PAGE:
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Scuba 5oo4 Zen Trousers & Knot Your Average Shirt

Believe it or not, I've never sewn with scuba fabric before, so when I saw the chance to try this fantastic floral Scuba Fabric, I jumped at the opportunity!The floral pattern has a textured appearance, but the fabric itself is flat with a slight hint of stretchy rib. The stretch itself is good as you would expect from scuba, and it has a great stretch recovery as well. 
I originally decided to make a pair of 5oo4 Zen trousers but changed my mind at the last minute to include a sleeveless Knot your Average Shirt as well. My theory was that I could jump on the romper trend, but have my outfit as separates, to make those 'comfort breaks' a little easier.
Before starting, I'd read a few blog posts about sewing with scuba, and all of them mentioned how "impossible" it is to unpick stitches (as the needle holes will show) along with how you should never iron it. Because there's always that risk of needing to unpick stitches which haven't gone quite 'right', I was apprehensive, but I didn't find unpicking stitches to be that terrible – as long as they are unpicked carefully so the fabric itself wasn't caught, there was no sign that I'd unpicked any stitches at all.
Sewing the top was a little challenging in places, but a lot of that was down to my relative inexperience with the sewing machine I was using, rather than the fabric itself. I found I got on best using a light presser foot pressure (the lowest setting on my machine), and going very slowly over any seams to stop the fabric from stretching as I stitched.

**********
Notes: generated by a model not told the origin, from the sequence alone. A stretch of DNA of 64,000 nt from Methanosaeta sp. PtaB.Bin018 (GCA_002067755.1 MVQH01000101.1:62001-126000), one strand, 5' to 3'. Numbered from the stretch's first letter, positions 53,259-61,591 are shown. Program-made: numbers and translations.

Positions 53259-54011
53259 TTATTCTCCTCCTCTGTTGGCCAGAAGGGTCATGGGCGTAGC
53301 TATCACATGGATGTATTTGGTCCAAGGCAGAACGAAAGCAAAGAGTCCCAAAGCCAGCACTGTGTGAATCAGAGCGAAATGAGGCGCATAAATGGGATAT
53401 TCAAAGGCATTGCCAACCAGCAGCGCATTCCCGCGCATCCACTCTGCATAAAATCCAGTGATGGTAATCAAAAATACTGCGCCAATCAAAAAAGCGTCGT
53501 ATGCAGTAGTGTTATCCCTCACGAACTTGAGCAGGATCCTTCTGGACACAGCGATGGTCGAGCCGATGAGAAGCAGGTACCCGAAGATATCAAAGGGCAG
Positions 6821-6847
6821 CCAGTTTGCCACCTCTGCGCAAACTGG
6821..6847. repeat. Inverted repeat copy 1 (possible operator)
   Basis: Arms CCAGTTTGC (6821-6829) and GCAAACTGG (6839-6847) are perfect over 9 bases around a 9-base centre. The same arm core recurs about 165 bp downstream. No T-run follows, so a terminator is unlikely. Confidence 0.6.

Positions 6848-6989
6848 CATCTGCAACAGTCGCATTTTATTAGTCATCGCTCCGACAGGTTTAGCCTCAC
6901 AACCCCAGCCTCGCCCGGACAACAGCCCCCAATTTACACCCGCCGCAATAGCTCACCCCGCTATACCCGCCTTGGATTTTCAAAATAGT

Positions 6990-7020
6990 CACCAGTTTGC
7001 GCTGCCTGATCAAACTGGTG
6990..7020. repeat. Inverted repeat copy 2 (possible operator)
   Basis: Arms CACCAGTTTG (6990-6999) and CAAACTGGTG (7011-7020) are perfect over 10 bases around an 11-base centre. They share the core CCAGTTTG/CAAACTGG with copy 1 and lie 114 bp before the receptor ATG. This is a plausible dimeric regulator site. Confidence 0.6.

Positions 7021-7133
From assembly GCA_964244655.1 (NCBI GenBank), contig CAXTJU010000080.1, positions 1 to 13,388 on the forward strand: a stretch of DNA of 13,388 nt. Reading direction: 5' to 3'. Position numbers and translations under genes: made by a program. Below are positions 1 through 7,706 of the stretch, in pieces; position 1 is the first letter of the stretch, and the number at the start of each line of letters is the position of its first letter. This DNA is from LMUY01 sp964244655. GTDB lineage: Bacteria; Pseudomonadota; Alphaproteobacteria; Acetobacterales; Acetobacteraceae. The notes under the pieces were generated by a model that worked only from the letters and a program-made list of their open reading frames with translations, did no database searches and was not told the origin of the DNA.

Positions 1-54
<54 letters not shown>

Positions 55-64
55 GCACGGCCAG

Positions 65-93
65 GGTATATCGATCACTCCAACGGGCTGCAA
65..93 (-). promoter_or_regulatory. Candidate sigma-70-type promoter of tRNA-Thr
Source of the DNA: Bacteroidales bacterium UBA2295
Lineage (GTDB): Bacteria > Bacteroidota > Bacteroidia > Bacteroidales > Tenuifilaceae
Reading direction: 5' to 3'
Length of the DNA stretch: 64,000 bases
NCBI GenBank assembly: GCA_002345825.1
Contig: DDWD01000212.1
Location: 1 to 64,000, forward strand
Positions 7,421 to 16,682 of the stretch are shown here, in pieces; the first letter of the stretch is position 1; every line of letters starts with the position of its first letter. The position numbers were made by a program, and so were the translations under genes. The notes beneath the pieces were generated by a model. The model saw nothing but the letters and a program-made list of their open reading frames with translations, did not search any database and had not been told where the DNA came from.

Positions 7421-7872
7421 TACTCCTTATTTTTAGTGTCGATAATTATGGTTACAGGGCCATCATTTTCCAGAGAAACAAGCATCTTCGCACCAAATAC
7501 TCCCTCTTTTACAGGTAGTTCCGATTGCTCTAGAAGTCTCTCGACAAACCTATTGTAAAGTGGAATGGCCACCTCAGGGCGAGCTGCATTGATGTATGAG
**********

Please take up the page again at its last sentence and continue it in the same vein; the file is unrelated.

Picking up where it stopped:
I wanted the top stitching to show as a feature, so I picked some floral decorative stitches and a pale pink Coats Moon Thread as a contrast to the black background. Some of the stitching did come out more bunched up than I intended, but I think that was more operator error rather than the fabric!
Spurred on by the top looking even better than I expected, I dived into making the trousers. The outer leg seams are top-stitched, so I swapped over to a walking foot just to make things a little easier and stuck with a straight stitch for the leg seam topstitching rather than decorative ones.
One disadvantage of using the Zen Trousers pattern, is that the designer relies on Heat n Bond or hem tape to hold the pockets and waistband in place before top-stitching. I will admit I wasn't brave enough to try ironing my scuba fabric, so instead of using anything that would require an iron, I carefully pinned the pieces in place before sewing as slow as possible to ensure the seams were accurate.
For the main seams though, I used Wonder Clips instead of pins. I've used these before and found them very helpful for fabric which might get snagged on a pin, or slippery fabric which doesn't want to hold still with pins. The clips held the pieces better, and eliminated the risk of the pins causing catches in the fabric if I pinned at the wrong angle.
Not only have I never sewn with scuba before, I also haven't ever worn anything made from scuba before, so I eager to discover how it would feel. I was concerned it could feel a little 'clingy' which is something I tend to avoid. I needn't have worried though, as although the front of the trousers ended up fitting a little more snugly than the previous pair of Zen Trousers I'd made, they are still incredibly comfortable.
I do think if I made them again from scuba fabric that I would either size up, or baste and try the sizing without the pockets first. I have a feeling that when I top-stitched the pockets in place, I inadvertently pulled on the fabric a little, which causes it to feel more snug across the front.
Overall, I love my new outfit. The floral scuba doesn't crease, so it would be the perfect choice for a travel outfit as it needs no ironing! When I unpacked the fabric initially, I thought it seemed quite heavy but once I put the outfit on, it definitely seemed more of a medium weight – just right for cool summer evenings and early autumn days. Making a romper style as separates also means I get three outfits for the price of one, as I can use them individually or together.
Paddy @ Dragon's Flame Designs

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